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No pension – the best of Vienna

No pension – the best of Vienna

Photo: Julia Fox

Carmen Sunday has been eliminated. The once-successful TV presenter was too old for the camera. Now she is losing her last well-paying job, hosting a party. Nervous, the woman in her fifties drives to her village. She should have vacated her parents' house there a long time ago anyway. A few weeks away from being on your own again. But the exodus from the countryside begins again, because one of the townspeople has settled in the city and Carmen is slowly approaching.

“People end relationships for something new,” says Christopher Wurmdobler. “But the work environment is sacred.” Carmen Sontag is his invention. The hero of his 2019 novel, “Reset,” the former journalist’s second, is not entirely likable at first. She wants attention at all costs, only thinks about herself, and is quick to judge.

Very different from Wurmdobler, 58, who thinks in a Viennese café on this hot summer morning before answering with a slight German tongue and a lot of self-mockery – and who can also take on the point of view of others. So you need to understand if others have left the work untouched to restart it because they need security. He didn't feel that way.

However, Carmen and Christopher have a lot in common. That year, when he celebrated his fiftieth birthday, Wurmdobler left Falter, where he had been editor for nearly two decades. Al-Akhbar magazine had new leadership and he was appointed. But after only a year and a half, Al-Akhbar's editor-in-chief changed again, and Wormdobler left as well. Reset? Yes and no. Could this work well?

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“Everything I wanted to do when I was 20, I do now in my mid-to-late 50s.” Wurmdobler grew up near Lake Constance in Germany and wanted to become an actor. Drama schools in London did not accept him, and he studied applied theater sciences in Giessen. There was a rehearsal stage there. And learn to write about theatre.

His partner at the time was a Viennese resident, so Wormdobler looked for a job in the city in the early 1990s. Here too, he had no luck at first in the theatres, but he managed to get an internship in the cultural department of the newspaper “Arbeiter-Zeitung”. “I criticized everything,” he says. “An arrogant man in his early twenties.” He was briefly in ORF, then ended up in “Falter”.

Christopher Wormdobler in Nesterval's latest production “The Nameless”. All 25 performances of the play, which tells the stories of gay people murdered by the Nazis, have been sold out. Nesterval has been nominated for a Nestroy Award for the third time this year (Image: Alexandra Thompson for Nesterval)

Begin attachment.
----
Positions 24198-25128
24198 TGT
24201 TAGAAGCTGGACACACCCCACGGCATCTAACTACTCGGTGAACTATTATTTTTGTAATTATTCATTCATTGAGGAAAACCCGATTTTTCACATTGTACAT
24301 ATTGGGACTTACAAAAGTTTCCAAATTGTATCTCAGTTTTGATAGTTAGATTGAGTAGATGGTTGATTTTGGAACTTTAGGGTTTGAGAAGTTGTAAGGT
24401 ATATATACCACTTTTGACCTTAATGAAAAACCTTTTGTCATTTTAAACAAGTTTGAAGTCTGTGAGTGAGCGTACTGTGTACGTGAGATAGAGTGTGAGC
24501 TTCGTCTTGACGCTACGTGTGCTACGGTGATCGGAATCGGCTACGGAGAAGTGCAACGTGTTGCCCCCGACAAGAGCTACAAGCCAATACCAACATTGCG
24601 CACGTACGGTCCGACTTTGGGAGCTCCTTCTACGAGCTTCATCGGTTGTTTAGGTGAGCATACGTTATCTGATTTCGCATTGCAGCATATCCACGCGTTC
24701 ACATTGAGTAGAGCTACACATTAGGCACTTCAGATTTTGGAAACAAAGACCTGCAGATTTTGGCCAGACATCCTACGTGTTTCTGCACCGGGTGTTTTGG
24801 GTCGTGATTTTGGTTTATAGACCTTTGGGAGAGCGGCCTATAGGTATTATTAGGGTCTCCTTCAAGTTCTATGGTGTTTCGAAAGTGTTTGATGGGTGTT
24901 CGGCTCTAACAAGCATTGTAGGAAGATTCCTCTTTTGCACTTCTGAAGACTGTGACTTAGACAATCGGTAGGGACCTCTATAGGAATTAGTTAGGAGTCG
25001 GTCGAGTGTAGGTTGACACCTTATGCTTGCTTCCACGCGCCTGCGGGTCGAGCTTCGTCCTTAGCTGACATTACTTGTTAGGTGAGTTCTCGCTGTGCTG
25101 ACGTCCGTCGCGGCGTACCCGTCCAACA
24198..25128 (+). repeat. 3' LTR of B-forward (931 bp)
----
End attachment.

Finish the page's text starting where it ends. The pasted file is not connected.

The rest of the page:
He returned to the stage only in 2011. At that time, Nesterval, Austria's first immersive theater company, was just emerging. Unlike classical theatre, the audience moves freely through rooms and scenes with the actors. There is no “fourth wall” separating the stage from the audience. In most plays, the actors interact with the audience, for example by giving the guests a cup or an article of clothing to hold. In some productions, the audience is allowed, even expected, to have an opinion.

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Nesterval's latest production, “The Nameless,” sold out all 25 shows in Vienna in early summer. The play is set in 1938 and revolves around the nightly events in the company canteen at the Nesterval porcelain factory. Authorities are investigating “indecent behavior.” It is the 17th production of Wurmdobler at Nesterval, which also describes itself as a “wacky folk theatre” and is now the most important immersive theater company in German-speaking countries. The ensemble performs several pieces each year, often in collaboration with other cultural organisers, including abroad.

Vienna's gay community has known Wurmdobler for a long time. He was part of the group HAPPY, which made weird avant-garde art in the 1990s. He described the scene as a “tripping” editor. And in his first novel as well “single”, Published in 2018, it is about a strange circle of friends, relationships, and crises.

From journalist to novelist, there was no need to reset things: “I still entertain people, but I am no longer committed to the truth.” But he had to get used to it first. Since one of Solo's characters lives on the ancient Danube River, he drove there and timed the trip. Now that he's working on his third novel, “Strange Utopia,” he's more relaxed.

Like his stories and tales, the real Christopher Wormdobler appears lightly. Its clever formula makes you laugh and initially hides its seriousness. For example, when Wurmdobler thought out loud about why the work environment, with its security and steady income, was just one factor among many as he readjusted himself. For his generation, children were not an option: “one of the few advantages of being a gay white man.”

The best version of FALTER in Vienna

This article appeared in the print edition of FALTER'S BEST OF VIENNA.

All articles can be found collected in the print edition, available at
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